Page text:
WATERLOO — Longtime employees of MercyOne say the organization has always offered a rewarding career.
MercyOne recently placed renewed emphasis on workplace culture, said Jack Dusenbery, president and CEO of MercyOne, Northeast Region.
The initiative has already proved to deepen employees’ connections with patients and colleagues, he added.
“We have mission, vision, and values to be proud of and have recently transformed our culture across the system,” said Y. Michell Wright, supervisor of the Nuclear Medicine Team. “I have worked for the organization for over 30 years and look forward to going to work every day.”
Dusenbery has heard similar comments from other employees.
“This has always been a great place to work,” he said. “I now have had people who have been here 35, 40, and 45 years that this focus on culture has re-energized and sustained them in their work and made them feel more empowered.”
The initiative highlights MercyOne’s five Key cultural beliefs:
- Be one
- Own it
- Improve daily
- Personalize care
“MercyOne engaged every employee — 20,000 of our colleagues from actors the state — and put us all through culture training,” said Ryan Meyer, vice president of operations, MercyOne Northeast Region. “This gave everyone tools and techniques for building and sustaining the MercyOne so it’s something we live every day and cascades throughout the organization.”
Through culture training, employees developed five key results to identify areas of opportunity. These included excellence in consumer experience; team engagement; quality; ambulatory growth; and sustainable growth and efficiency.
These key results help drive momentum, said Meyer. For new employees, workplace culture is a key feature of orientation sessions.
“It’s an experience for anyone who’s new, regardless of their job,” he explained.
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Laurie Walker is a registered nurse and has worked for the organization since 1989. She said she continues to work full time, largely because MercyOne continues to support her concept of what nursing should be.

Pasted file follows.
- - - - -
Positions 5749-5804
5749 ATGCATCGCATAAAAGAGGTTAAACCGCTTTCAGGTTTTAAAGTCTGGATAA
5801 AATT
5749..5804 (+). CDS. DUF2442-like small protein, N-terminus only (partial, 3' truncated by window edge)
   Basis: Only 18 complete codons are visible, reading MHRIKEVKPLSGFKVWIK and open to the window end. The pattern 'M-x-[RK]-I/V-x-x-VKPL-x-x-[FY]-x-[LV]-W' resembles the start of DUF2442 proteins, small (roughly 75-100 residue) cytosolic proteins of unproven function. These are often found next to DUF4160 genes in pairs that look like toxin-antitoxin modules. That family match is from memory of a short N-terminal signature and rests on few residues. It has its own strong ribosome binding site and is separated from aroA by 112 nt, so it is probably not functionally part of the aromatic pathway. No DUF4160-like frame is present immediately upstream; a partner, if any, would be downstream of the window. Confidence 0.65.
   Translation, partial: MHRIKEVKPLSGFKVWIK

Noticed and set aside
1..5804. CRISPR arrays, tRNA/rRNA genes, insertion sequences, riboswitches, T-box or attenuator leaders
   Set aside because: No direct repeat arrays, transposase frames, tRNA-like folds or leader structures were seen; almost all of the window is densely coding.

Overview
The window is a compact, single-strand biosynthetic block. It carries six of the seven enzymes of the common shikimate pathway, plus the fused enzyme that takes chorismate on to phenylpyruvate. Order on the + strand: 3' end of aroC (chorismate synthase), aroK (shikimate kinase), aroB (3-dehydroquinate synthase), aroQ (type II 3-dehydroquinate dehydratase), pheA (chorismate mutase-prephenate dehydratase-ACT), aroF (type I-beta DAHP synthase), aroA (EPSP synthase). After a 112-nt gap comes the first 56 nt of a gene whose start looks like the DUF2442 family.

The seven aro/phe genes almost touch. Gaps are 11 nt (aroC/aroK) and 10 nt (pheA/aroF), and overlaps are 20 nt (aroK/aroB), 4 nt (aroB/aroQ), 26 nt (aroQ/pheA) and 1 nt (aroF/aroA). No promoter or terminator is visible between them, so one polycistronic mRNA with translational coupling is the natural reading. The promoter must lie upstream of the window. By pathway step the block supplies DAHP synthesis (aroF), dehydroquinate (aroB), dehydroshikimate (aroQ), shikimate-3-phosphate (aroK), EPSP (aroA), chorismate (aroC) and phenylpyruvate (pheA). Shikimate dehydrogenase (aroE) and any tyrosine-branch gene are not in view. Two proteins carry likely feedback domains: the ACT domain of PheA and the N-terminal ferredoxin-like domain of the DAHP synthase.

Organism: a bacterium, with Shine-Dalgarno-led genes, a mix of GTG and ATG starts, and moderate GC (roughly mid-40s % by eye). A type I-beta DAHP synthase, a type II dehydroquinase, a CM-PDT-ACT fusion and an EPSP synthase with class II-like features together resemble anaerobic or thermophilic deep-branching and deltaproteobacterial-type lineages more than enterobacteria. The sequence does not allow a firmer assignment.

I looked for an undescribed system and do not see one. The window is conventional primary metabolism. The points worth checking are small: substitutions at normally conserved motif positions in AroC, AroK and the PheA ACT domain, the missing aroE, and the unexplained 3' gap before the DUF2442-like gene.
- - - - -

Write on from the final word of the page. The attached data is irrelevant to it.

“I have always felt respected and appreciated for what I bring to the organization,” said Walker. “MercyOne continues to be current and is always looking for ways to better serve the very important people of our great community.”
Judy Powell, a registered nurse, appreciates that MercyOne accommodates flexible scheduling to allow employees a better work-life balance.
“Our staff remain on the cutting edge of new care techniques to improve quality of life and quality care,” said Powell. “We have huddles and department meetings and trainings. Our top leaders are working daily to keep us on the cutting edge and spend time on the floors to talk directly with employees, because they have great ideas, too.”
These factors make Wright grateful for her job — and proud.
“I have a great work-life balance,” she said. “Leaders communicate well and are always looking for ways to improve.
These experiences drive MercyOne’s emphasis on workplace culture, said Meyer.
“We set the stage for our colleagues to tell stories about the work they’re doing and the things they see every day,” he explained. “It helps us recognize employees who provide exemplary service as well as provide feedback. All this ties back to our cultural beliefs.”
Overall, this sharing reinforces what Dusenbery appreciates about the organization.
During a recent safety call, he heard a story he found especially powerful.
“A member of our radiology staff had just clocked out and ran into someone who seemed lost and confused,” said Dusenbery. “We coach that you help someone — don’t point, take the person where they need to go. This staff member went way beyond that. Even though they’d already clocked out, they took the person where they needed to go and stayed with them until they felt more comfortable. When I hear things like that, it shows me our colleagues really care about our patients.”